Emerging Details on Alpana Singh’s New Venture, The Boarding House

Singh a New Song
The sommelier and Check, Please! host Alpana Singh says things are coming into greater focus at the Boarding House (720 N. Wells St., no phone yet), her wine-driven restaurant in a townhouse, where each level will offer customers a different experience, such as more formal dining on the second floor and a late-night lounge in the wine cellar…

Singh a New Song

The sommelier and Check, Please! host Alpana Singh says things are coming into greater focus at the Boarding House (720 N. Wells St., no phone yet), her wine-driven restaurant in a townhouse, where each level will offer customers a different experience, such as more formal dining on the second floor and a late-night lounge in the wine cellar. The food will spin out of Singh’s and chef Christian Gosselin’s travels, rather than the previously announced plan of food from a bygone era. Singh has collaborated closely with Gosselin to optimize wine pairings. Some example dishes:

• Gosselin takes the spiced-meat filling from tourtière, a Québécois meat pie, and relocates it to ravioli. Thyme, sage, and mushrooms predominate. “When I taste the dish, the herbs and mushrooms, I’m thinking pinot noir and wines from southern France,” Singh says.

• “Christian, guys, can we do something with Tater Tots? People love Tater Tots,” Singh requested. Gosselin took homemade Tater Tot coating and wrapped it around spiced pulled pork. “I’m thinking rosé Champagne. We could do something like Spanish red with it,” Singh says.

• Rack of lamb with a chickpea panelle. “Definitely pinot noir, picking up a lot of those Mediterranean flavors. Very Provençal, Côtes du Rhône, Carignan,” Singh says.

The Boarding House is scheduled to open up like a nice Bordeaux by mid-September. Singh also has desserts and baked goods lined up—see the next item.

 

Sing a Sweet Song

On July 23, Jennifer Templeton opened GingerSnap Sweets & Such (1416 W. Irving Park Rd., 773-697-8529) in a building with a small retail space and a large production kitchen, formerly belonging to the Austrian coffee shop Julius Meinl. Templeton already knew the space well from her time as the executive pastry chef for Meinl, so when it became available, she saw the stars aligning. A first-magnitude star in that constellation is Templeton’s second-degree-of-separation connection with Singh, who hired her to train cooks to produce her wares on a large scale at the Boarding House. Templeton plans a dessert menu of straightforward items such as seasonal fruit tarts and birthday cakes. “I like the idea that everyone should enjoy something really delicious every day, and the more approachable I make it, the more likely they are to do that,” she says. A noble philosophy, but encouraging the readers of this newsletter to enjoy something delicious every day is preaching to the choir.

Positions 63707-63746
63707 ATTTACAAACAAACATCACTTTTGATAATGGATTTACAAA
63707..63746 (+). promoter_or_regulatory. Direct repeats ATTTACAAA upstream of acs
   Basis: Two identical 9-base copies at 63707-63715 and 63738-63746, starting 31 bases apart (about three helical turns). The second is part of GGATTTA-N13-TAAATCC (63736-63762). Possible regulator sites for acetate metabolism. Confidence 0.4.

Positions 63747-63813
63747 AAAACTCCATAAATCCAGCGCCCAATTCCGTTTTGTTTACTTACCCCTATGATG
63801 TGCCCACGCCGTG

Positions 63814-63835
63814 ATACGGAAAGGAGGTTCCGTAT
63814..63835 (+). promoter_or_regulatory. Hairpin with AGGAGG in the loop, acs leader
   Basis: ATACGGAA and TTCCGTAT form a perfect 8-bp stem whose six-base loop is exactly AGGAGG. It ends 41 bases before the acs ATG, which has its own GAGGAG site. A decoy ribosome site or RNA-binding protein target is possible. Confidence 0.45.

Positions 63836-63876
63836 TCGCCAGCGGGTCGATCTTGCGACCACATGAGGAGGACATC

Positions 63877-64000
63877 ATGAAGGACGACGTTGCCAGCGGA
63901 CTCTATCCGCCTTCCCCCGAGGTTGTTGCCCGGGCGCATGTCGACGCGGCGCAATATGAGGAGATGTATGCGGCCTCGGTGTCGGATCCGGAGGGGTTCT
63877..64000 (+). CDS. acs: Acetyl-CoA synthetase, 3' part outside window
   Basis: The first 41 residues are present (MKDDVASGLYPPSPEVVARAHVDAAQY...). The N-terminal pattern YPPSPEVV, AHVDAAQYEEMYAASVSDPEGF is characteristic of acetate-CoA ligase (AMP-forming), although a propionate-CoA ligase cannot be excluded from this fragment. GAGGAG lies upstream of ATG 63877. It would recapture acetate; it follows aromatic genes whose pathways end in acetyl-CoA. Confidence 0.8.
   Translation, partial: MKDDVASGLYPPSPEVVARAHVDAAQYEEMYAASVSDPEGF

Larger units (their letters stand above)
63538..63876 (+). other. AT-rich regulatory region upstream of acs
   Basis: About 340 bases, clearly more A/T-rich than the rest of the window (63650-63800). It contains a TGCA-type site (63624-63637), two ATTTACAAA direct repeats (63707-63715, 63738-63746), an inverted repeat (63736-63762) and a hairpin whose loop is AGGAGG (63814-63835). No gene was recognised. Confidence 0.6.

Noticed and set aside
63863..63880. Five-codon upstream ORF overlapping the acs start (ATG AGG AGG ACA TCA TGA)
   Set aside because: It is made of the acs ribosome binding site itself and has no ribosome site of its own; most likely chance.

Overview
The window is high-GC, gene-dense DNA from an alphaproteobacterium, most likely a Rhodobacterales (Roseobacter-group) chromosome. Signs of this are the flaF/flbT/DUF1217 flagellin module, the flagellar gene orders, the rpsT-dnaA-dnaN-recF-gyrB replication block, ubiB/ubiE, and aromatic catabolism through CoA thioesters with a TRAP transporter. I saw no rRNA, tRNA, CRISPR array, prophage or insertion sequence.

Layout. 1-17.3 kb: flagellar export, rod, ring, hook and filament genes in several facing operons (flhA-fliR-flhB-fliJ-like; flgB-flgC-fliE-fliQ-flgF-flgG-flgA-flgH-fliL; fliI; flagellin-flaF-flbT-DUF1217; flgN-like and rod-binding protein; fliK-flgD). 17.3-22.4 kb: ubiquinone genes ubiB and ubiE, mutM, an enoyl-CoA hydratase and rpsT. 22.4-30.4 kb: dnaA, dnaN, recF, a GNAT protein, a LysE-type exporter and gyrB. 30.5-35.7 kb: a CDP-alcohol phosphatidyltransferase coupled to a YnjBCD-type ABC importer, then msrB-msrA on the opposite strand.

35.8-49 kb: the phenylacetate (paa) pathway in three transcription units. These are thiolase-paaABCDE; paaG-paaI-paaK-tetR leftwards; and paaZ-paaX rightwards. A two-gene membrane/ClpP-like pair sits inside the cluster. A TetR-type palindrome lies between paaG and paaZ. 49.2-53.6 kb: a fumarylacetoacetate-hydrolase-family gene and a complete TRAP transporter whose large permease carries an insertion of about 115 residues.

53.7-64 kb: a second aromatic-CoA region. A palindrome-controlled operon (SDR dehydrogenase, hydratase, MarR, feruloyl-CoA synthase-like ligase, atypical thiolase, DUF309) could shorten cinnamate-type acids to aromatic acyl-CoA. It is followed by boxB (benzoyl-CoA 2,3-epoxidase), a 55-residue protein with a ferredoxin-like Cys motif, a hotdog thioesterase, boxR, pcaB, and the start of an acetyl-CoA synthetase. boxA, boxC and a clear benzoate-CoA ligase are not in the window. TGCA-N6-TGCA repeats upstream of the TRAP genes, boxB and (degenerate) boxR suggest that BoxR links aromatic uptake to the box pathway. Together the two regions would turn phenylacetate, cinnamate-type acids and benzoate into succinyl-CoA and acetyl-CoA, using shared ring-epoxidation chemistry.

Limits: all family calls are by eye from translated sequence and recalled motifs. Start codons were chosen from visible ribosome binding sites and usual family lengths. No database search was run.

Quotable

“Good bread is the most fundamentally satisfying of all foods; and good bread with fresh butter, the greatest of feasts!” —James Beard (1903–1985), American chef and food writer

 

Where’s Dudley?

The frequent Dish mentionee Dudley Nieto (Totopo, Zocalo, y más) did not figure into the mental picture we’d formed of Mezcalina (333 E. Benton Pl., 312-240-5000) while chasing down the Oaxacan restaurant and coffee shop in Lakeshore East since March. Nevertheless, Nieto will serve as a consultant for the chef Manuel Bañuelos, 29, when Mezcalina opens September 15 (the July 4 of Mexico). “We want to have every dish with a Oaxacan signature,” Bañuelos says, citing imported ingredients such as chocolate, hoja santa, and grasshoppers. Dishes will include:

• Octopus chintextle, made with a paste of pasilla chilies, dried shrimp, avocado leaves, and roasted-garlic paste

• Barbacoa tatemada, sour-orange-marinated lamb shank and shoulder cooked for eight to twelve hours

• Tlayuda, a pizzalike dish with a corn tortilla, asiento (a pork or beef fat), tasajo (cured beef), and quesillo, which the Mezcalina partner Ulises Sánchez says is “a very, very high-end Oaxacan cheese—a string cheese.”

The bar specializes in mezcal, the first two-thirds of the restaurant’s name. As for Nieto, he’s onboard until around the new year, virtually guaranteeing another Dish mention in 2013.

 

Five Questions for Dana Cree

Cree, 33, started in June as the pastry chef at Blackbird (619 W. Randolph St., 312-715-0708). She has worked at Alinea, Wolfgang Puck’s restaurant Spago, and Denmark’s Kadeau.

Dish: What have you done at Blackbird so far?

Dana Cree: I think I turned the whole menu in three weeks. The first thing I did was a dessert I did for my tasting [at the job interview]: bubblegum ice cream. Years ago in Seattle at a restaurant called Veil, a friend who is a food scientist helped me come up with a formula for bubblegum without purchasing bubblegum flavoring: orange, lemon, banana, and vanilla. [For the Blackbird dessert,] we added those flavors in different textures on the plate. The sort of little crown jewel is bubblegum mochi. It was like the missing texture. You chew on just a little bite so it replicates the feeling of bubblegum in your mouth, but in five or six chews it’s gone.

D: How do your desserts fit together with the savories at Blackbird?

DC: [Blackbird’s chef] David Posey and I are both very thoughtful about our food. [Blackbird’s executive chef] Paul [Kahan] does not like a lot of kitsch, so you will never see a deconstructed s’mores dessert on the menu, but the bubblegum, it’s a little bit emotional and a little bit intellectual and definitely fits. A lot of the other desserts are more influenced by my time in Scandinavia. And Posey is half Danish and spent time summering in Denmark every year.

D: What’s a Danish dessert on your menu?

DC: Kolbskål. It means “cold bowl.” It’s this really frothy buttermilk custard, and you make it the same way as eggnog but instead of adding rum, you add buttermilk. Danes eat that with just crisp vanilla wafers on top.